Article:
Fire Emblem: Awakening lets you turn off permadeath. Here's why you shouldn't.
Ricken was always looking for a way to prove himself to the others. The youngest member of the Shepherds, he was often overlooked when preparing for battle. “Stay here, it’s too dangerous for you,” he would hear time and time again. Still, he was a mage of remarkable skill, and, disobeying direct orders, he made his ability known by sneaking on to the battlefield during a particularly harrowing encounter. His mastery of wind magic turned the tides in the favor of the Shepherds that afternoon, and he was from then on welcomed into battle alongside his countrymen. Though he struggled with the idea of snuffing out the lives of other people, he willed himself forward in order to protect his friends. Ricken was a fiercely loyal, compassionate boy far beyond his years.
And I watched him die.
In my playthrough of Fire Emblem Awakening, I read the last words of a number of characters I had come to know, and each time I would do the same exact thing: close my eyes, tilt my head up toward the ceiling, let out an elongated four-letter word, and turn the 3DS off. Then, I would immediately turn the system back on and attempt to change the fate of the character I had charged into death’s grasp. For the first time in North America, players can choose to bypass creating their own similar ritual by turning permadeath off completely. Objectively, I applaud the decision to make Fire Emblem more accessible to those who might be scared off by the thought of losing characters forever. Personally, though, I think Casual Mode fundamentally strips Fire Emblem of its most unique feature: the tragedy and exuberance of choice.
I sat and stared at the stats of an attack and counter attack for minutes, literally minutes, with my thumb hovering over the A Button, completely frozen, countless times during the game. With less than a 100% chance to hit, there was a possibility I would fail to deliver the final blow to a weakened enemy. More worrisome was the chance he had to strike me back and kill me, causing me to perform the same order of actions I detailed earlier. I watched the percentiles display across the screen, immune to my will. I looked over the map, trying to see if other characters might possibly be able to reach the enemy and more assuredly kill him. With no luck, I settled back on those imperfect percentiles. Finally, I closed my eyes, pressed the A Button, and listened. Would I hear the sound of metal slicing through armor on impact, or the fleeting tune of an enemy sidestepping my advance?
Sure, I was angry if a strategy failed and I had to restart the level, but those lows never matched the absolute joy I felt when a gamble paid off. Each and every time one of my characters executed a low-chance attack or dodged a fatal strike, dread was instantly replaced by elation. I had survived. Eventually, I watched Awakening’s credits roll, and was given brief synopses of what each character went on to do after saving the world. Though the quality of each varied, I was able to give every character I met a future.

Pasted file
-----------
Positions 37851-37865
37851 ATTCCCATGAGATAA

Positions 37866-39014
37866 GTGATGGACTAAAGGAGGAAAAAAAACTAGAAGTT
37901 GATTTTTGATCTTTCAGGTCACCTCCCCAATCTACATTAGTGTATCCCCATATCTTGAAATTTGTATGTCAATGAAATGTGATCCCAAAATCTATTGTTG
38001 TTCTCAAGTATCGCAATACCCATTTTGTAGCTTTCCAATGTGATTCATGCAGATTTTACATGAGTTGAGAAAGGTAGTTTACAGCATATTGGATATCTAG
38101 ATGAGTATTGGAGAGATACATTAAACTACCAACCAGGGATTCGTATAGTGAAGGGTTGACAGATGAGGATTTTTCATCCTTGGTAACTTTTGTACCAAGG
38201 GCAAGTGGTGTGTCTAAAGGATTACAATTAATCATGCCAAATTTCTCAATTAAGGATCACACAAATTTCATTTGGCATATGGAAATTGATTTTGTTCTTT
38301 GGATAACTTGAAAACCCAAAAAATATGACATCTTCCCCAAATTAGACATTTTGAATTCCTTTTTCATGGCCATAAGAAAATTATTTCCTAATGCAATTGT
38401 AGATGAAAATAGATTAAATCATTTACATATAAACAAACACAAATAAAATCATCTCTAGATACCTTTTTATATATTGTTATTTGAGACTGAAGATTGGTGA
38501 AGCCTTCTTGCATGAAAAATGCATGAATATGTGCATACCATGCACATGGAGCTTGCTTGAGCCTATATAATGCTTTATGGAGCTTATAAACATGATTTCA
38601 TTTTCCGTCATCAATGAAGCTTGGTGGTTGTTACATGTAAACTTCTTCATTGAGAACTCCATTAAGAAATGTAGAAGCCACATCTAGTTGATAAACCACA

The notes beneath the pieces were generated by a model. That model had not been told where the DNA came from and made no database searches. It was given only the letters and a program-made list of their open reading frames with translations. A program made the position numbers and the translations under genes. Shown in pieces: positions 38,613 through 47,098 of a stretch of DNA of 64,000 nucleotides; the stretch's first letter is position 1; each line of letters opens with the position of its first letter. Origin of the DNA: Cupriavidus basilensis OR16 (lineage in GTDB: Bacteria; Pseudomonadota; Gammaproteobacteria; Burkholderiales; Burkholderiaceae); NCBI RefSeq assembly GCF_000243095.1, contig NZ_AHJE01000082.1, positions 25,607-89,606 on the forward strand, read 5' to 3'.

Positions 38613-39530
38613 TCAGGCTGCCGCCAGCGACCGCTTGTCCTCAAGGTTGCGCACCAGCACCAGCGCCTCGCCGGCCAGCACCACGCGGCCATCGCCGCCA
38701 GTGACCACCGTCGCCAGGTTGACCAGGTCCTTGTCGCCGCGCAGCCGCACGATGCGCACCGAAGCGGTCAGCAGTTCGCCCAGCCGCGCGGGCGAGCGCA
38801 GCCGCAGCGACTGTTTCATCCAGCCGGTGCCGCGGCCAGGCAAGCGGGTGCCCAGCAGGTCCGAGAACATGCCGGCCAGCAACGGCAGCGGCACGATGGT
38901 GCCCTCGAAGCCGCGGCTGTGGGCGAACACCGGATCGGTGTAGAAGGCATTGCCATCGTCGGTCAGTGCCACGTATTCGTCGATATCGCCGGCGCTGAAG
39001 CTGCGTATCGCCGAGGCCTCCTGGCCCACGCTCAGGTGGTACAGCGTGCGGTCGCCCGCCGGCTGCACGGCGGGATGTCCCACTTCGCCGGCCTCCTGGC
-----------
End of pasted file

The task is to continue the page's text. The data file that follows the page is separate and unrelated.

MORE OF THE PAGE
As great as Casual Mode is for being more welcoming to new players, it removes the weight of the characters’ lives from your shoulders, which Fire Emblem so expertly creates. Unlike StarCraft or Command & Conquer, which are built around losing countless identical soldiers, and even XCOM, whose losable troops are merely blank slates that level up, Fire Emblem features a variety of characters with distinct backgrounds and motivations. Moreover, the new relationship system allows you to learn even more about characters as they begin to trust, confide in, and even love each other. The death of a character is felt, not merely on the battlefield, but throughout the game. What conversations are lost entirely when one character fails to return home?
If you aren’t trying to protect your heroes while you play Fire Emblem, then why play at all? Sure, the main story is interesting, but Casual Mode eliminates the stories you create for yourself on the battlefield; the moments of uncertainty that miraculously unfold in your favor. And what of the tactical and strategic elements Fire Emblem is known for? Without the penalty of death, what’s to stop players from blindly marching their mass of resurrecting units down the map toward the enemy without any pause for concern? Casual Mode is a guided tour through the world of Awakening; you’ll see everything, but experience nothing.
If you absolutely can’t imagine playing Fire Emblem Awakening with permadeath on, then I’ll concede that you should go ahead and use Casual Mode. But, if you are flirting with the possibility of leaving it on, I wholly urge you to do so. The real challenge of Awakening isn’t simply beating the game, it’s protecting your characters through constant peril; literally shepherding the Shepherds. Awakening is an entirely unique experience when your every choice carries consequence. You are doing yourself a disservice by missing it.